Canadian destroyers Blight put focus on vile mission statement with debut ‘Temple of Wounds’

Things that are worth the effort do not necessarily come to fruition overnight. Sure, sometimes a project can strike gold and come together quickly and be better for it, but just as often, time has to be spent, blood must be shed, and sweat must fly in order to be fully satisfied with something in which you’ve invested your life.

Canadian black metal heathens Blight have their origins dating back to 2008, yet we’re finally in the presence of their debut record “Temple of Wounds,” a nine-track, 50-minute opus that is utterly brutal and painstakingly laid out to a degree in which your total devotion to the cause is demanded. Centering on themes including inner-alchemical transmutation and antinomian philosophies (if you’re not familiar, enjoy the insane Google rabbit hole in which you’re about to leap) the band—vocalist G. McCaughry, guitarist Pascal Pelletier, bassist Cedric Deschamps, drummer Rob Lapalme—devours you into this world and puts you through their mental ringer. This is pure brutality and warped chaos that refuses to relent over this course of this brain-tangling journey.

“Dar-Akh-Qayin” trudges open as the vocals buzz in McCaughry’s throat before it melts into screams. Strangeness bleeds into the music as the guitars spiral, deep chants erupt, and things burn out in the end. “Elsewhere & Elsewhen” has guitars in a tornadic formation as vicious wails and raucous emotions swelter. Growls boil underwater as the track takes on a mystical edge, ramping into piercing shrieks as the music dissolves in echoes. “Kingship” unleashes slurry guitars as growls peel off, and the guitars play tricks with your brain. Things speed up as the band ushers in majestic black metal sheets while the vocals strike back, and things come to a furious finish. “Before the Monolith” spills crushing drums and meanders through the fires, mangling with charring riffs. Warbled speak singing haunts as the playing gets hypnotic, and droning calls mix into the night.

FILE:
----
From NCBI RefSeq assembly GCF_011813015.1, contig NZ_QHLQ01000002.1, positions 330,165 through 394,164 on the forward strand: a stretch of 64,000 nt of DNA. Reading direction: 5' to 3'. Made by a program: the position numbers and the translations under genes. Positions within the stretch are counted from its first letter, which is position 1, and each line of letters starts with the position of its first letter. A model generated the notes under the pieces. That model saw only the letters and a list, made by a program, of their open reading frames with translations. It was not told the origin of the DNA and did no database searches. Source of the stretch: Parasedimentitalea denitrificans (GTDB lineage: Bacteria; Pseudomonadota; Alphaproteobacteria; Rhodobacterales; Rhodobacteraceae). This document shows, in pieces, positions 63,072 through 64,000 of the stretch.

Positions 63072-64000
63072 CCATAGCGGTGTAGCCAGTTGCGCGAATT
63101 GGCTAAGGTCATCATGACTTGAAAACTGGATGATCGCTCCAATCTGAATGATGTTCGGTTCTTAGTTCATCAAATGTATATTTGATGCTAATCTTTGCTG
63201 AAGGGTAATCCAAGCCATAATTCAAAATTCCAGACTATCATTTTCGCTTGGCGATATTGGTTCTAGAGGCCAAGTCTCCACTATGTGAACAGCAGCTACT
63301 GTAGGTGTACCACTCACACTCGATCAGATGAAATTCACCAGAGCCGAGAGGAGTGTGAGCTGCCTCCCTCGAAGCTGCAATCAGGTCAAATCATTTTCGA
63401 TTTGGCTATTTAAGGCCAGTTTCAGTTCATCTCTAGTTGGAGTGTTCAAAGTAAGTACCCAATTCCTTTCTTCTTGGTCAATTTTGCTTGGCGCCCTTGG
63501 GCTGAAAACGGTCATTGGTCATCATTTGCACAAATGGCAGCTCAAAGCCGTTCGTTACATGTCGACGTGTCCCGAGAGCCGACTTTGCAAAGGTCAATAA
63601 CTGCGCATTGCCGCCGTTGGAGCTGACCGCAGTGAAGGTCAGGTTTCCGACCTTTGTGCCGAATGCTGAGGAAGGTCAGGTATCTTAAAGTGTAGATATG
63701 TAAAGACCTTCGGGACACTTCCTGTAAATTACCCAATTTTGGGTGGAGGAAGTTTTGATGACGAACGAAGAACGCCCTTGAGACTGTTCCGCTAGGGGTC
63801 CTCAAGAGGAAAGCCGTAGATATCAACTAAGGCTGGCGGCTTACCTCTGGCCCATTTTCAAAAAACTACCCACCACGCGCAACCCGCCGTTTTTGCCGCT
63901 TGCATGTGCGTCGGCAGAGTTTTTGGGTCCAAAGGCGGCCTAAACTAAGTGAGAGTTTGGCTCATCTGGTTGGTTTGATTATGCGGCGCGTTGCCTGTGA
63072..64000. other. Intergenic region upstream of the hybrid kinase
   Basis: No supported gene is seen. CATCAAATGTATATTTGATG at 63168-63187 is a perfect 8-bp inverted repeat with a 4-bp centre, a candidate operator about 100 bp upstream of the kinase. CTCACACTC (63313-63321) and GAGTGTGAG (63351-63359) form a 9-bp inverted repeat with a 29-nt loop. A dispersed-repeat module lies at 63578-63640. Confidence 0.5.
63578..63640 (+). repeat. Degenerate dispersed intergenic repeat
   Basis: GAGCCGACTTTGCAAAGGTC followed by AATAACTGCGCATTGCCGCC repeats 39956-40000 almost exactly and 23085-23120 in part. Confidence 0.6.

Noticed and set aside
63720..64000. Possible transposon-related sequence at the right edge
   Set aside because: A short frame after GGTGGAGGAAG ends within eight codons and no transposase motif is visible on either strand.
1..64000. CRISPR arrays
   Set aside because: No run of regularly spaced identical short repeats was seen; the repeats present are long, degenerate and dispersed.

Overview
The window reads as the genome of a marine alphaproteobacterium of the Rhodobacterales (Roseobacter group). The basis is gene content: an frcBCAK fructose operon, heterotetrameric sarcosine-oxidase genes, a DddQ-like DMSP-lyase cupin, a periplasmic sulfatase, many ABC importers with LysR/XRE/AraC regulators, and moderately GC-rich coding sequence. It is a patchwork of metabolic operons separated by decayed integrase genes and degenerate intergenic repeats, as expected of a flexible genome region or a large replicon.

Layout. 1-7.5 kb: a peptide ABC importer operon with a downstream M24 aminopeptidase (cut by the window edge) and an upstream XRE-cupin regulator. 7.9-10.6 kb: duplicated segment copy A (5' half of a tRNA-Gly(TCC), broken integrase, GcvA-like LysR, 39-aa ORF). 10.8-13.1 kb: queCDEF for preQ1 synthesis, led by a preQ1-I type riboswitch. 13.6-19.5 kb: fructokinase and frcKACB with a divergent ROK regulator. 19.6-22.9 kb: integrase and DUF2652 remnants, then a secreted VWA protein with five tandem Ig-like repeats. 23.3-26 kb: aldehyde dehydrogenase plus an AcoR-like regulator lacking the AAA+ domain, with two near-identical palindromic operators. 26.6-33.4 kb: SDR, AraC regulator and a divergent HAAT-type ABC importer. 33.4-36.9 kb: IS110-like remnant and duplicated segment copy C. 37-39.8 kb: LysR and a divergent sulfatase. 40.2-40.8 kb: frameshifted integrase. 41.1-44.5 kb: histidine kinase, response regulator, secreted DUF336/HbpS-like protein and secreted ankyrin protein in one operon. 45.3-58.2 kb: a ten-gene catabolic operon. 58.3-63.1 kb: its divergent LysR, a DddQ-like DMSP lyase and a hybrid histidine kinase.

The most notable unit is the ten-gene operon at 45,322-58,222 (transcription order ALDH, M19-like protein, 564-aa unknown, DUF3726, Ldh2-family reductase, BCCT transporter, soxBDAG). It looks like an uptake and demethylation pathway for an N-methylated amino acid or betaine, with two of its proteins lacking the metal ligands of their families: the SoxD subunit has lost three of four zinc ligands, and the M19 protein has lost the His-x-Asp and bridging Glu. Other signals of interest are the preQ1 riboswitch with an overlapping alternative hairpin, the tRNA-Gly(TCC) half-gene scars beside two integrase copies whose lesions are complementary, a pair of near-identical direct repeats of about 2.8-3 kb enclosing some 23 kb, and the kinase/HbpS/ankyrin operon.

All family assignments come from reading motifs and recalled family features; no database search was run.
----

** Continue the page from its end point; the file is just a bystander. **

“A Violent Light” has a punchy tempo as the vocals are shredded shrieks, and a black metal gaze rises up. Guitars intertwine as clean vocals rush in before the playing explodes and is mangled in its gears before the track blows into space. “The Aurous Nescience” bleeds in from mystery and starts blistering while the vocals begin choking. Desperate cries ring out as the music takes on a gothy feel, turning into more of a driving rock tempo before corrosion pushes in and eats away the foundation. “Palish-I” opens with guitars awakening and then ripping open the sky while playing is vile and crushing. The vocals scrape along as a sense of evil permeates, and fluid guitars flush the track with atmosphere before blasting out. “Scrying the Iosis” brings barked vocals as the guitars cut through, and a strange pace sickens. The tempo is battering as noises rise and the shrieks pierce, stirring and pummeling. “This blessing is a curse, this curse is a blessing,”  McCaughry calls as the track hammers closed. “We Left of Our Own Volition” opens and rivets as the shrieks creak, and droning hell is unleashed. Hypnotic tones and acidic shrieks do damage as wailed instructions hailed toward “our lord Lucifer” rain down as the track grinds through your psyche.

It may have taken 12 years from their initial formation to get a debut full-length record from Blight, but as “Temple of Wounds” makes clear, that time they took getting everything the way they wanted bore disgusting fruit. This album feels like not so much a collection of songs as much as a mission statement, a dagger forward in spite and ferocity. This is a brutal blast to the chest that drives the air from your lungs and leaves you gasping on the ground.

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